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HISTORY OF THE JEWS IN RUSSIA AND POLAND - S.M. Dubnow




jewish genealogy in Argentina

HISTORY OF THE JEWS IN RUSSIA AND POLAND

FROM THE DEATH OF ALEXANDER I UNTIL THE DEATH OF ALEXANDER III

by S.M. Dubnow

A Project Gutenberg EBook

4. DISCRIMINATION IN MILITARY SERVICE

It seemed as if the Government was intent on making a one-sided compact with Russian Jewry: "We shall deprive you of all the elementary rights due to you as men and citizens; we shall rob you of the right of domicile and freedom of movement, and of the chance of making a livelihood; we shall expose you to physical and spiritual starvation, and shall cast you out of the community of citizens--yet you dare not swerve an inch from the path of your civic obligations." A lurid illustration of this unique exchange of services was provided by the manner in which military duty was imposed upon the Jews. Russian legislation had long since contrived to establish revolting restrictions for the Jews also in this domain. Jews with physical defects which rendered Christians unfit for military service, such as a lower stature and narrower chest, were nevertheless taken into the army. In the case of a shortage of recruits among the Jewish population even only sons, the sole wage-earners of their families or of their widowed mothers, were drafted, whereas the same category of conscripts among Christians were unconditionally exempt. [1] Moreover, a Jew serving in the army always remained a private and could never attain to an officer's rank.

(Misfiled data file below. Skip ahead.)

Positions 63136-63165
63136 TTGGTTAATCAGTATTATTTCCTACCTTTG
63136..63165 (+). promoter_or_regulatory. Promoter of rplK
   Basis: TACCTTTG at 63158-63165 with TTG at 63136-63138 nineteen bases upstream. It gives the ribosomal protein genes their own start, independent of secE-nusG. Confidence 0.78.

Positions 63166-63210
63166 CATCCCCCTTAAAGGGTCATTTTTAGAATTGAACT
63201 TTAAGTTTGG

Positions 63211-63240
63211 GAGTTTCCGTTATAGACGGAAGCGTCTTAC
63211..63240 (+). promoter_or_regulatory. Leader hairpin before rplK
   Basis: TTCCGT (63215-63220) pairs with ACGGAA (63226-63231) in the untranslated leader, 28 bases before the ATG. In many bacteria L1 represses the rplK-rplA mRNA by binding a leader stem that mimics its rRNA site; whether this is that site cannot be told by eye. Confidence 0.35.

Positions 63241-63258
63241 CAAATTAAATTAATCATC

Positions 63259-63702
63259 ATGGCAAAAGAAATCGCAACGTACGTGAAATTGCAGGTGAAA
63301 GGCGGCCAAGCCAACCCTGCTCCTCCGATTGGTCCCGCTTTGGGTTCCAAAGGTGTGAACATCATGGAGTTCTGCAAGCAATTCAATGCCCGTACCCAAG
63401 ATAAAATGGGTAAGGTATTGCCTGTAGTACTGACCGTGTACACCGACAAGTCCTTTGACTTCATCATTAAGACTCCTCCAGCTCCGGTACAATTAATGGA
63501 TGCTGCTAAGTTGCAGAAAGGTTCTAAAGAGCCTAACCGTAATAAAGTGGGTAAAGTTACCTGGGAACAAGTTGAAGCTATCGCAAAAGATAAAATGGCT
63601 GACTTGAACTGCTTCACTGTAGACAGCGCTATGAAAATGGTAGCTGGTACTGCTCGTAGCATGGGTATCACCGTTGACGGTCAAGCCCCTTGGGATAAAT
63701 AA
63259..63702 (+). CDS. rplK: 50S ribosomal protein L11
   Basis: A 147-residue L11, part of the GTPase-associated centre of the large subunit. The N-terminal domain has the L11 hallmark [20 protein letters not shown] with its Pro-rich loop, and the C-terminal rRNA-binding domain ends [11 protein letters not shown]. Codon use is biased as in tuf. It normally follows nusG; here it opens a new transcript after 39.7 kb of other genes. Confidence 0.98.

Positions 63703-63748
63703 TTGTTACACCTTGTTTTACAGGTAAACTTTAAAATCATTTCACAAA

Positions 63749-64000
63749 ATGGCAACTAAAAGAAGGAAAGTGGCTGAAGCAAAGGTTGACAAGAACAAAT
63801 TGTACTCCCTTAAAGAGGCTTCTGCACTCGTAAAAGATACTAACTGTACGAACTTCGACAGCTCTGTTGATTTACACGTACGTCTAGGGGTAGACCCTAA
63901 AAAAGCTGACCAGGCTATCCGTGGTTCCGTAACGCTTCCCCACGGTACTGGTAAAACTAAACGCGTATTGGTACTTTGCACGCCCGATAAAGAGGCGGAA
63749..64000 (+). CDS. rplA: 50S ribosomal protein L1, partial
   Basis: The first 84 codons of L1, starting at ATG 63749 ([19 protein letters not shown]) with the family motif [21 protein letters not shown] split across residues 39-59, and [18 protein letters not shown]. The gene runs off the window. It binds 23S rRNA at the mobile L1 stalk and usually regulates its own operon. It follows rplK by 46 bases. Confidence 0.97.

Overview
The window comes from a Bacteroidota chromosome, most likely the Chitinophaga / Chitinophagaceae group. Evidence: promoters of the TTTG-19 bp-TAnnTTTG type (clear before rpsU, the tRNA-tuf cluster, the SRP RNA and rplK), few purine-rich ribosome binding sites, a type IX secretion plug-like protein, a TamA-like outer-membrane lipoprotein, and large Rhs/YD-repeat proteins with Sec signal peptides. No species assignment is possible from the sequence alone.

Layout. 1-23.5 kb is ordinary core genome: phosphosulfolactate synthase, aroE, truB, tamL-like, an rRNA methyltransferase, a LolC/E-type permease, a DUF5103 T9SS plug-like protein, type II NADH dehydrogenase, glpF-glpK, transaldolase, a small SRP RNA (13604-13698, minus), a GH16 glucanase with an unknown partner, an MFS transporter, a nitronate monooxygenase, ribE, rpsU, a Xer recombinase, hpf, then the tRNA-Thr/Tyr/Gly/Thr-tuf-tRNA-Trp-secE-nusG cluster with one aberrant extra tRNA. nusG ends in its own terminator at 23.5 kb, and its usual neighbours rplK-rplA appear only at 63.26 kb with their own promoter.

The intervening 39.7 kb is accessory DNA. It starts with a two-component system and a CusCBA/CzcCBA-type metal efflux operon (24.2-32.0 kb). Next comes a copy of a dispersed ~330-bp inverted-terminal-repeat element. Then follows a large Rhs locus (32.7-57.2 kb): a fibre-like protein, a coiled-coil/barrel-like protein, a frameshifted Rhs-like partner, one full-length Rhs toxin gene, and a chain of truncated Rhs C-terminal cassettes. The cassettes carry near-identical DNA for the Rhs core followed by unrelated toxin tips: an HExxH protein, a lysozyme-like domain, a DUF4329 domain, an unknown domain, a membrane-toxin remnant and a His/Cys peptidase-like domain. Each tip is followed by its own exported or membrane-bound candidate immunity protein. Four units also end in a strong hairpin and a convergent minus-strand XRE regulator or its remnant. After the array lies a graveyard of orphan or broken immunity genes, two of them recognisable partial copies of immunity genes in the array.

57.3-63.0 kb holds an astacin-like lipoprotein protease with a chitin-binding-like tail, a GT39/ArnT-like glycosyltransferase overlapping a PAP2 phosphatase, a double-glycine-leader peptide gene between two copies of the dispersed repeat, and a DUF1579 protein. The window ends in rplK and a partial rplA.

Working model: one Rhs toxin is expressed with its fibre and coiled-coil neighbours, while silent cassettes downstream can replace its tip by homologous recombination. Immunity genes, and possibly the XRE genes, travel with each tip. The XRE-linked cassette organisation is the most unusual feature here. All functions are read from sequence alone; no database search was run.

[Footnote 1: Compare p. 201.]

As if the Government intended to make sport of the Jewish soldiers, the latter were deprived of their right of residence in the localities outside the Pale where they had been stationed, and as soon as their term of service had expired, were sent back into the territory of the Russian-Jewish ghetto. Thus, even Nicholas I, was out-Nicholased. The discharged Jewish soldiers who had served under the old recruiting law enjoyed, both for themselves and their families, the right of residence throughout the Empire. [1] The new military statute of 1874 [2] withdrew from the retired Jewish soldiers this reward for faithfully performed duty, and in 1885 the Senate sustained the disfranchisement of these Jews who had spent years of their life in the service of their fatherland. A Jew from Berdychev, Vilna, or Odessa, who had served five or six years somewhere in St. Petersburg, Moscow, or Kazan, was forced to leave these tabooed cities and return home on the very day on which he had taken off his soldier's uniform.

[Footnote 1: See above, p. 172.]

[Footnote 2: See p. 199 et seq.]